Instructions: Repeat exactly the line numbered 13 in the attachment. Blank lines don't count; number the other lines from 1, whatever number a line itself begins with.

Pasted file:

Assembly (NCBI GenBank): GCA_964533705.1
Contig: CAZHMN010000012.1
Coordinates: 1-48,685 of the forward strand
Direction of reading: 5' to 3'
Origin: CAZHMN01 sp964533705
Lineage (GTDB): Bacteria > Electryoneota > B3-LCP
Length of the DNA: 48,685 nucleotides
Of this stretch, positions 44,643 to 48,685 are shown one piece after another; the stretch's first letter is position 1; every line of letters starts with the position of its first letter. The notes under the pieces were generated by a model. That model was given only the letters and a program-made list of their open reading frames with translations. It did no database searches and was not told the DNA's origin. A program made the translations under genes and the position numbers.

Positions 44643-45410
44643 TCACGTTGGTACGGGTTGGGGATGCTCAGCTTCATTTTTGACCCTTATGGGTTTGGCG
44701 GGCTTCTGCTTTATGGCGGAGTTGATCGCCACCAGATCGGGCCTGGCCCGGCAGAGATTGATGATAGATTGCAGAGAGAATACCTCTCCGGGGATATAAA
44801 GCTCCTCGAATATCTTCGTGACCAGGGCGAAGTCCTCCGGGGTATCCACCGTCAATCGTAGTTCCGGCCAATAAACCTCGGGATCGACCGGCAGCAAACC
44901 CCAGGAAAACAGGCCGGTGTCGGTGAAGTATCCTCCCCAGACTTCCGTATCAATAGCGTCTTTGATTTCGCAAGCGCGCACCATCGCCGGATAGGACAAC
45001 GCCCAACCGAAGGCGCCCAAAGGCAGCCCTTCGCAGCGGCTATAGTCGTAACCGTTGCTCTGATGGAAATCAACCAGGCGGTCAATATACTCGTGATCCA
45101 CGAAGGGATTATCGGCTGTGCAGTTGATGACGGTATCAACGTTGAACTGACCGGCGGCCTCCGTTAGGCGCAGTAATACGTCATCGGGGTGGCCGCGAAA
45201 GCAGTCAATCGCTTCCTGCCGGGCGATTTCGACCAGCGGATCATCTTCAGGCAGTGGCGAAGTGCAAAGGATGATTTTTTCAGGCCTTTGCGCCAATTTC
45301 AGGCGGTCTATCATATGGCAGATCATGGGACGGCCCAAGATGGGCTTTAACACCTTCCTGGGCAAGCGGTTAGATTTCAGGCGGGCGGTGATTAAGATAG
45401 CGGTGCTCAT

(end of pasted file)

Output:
44901 CCAGGAAAACAGGCCGGTGTCGGTGAAGTATCCTCCCCAGACTTCCGTATCAATAGCGTCTTTGATTTCGCAAGCGCGCACCATCGCCGGATAGGACAAC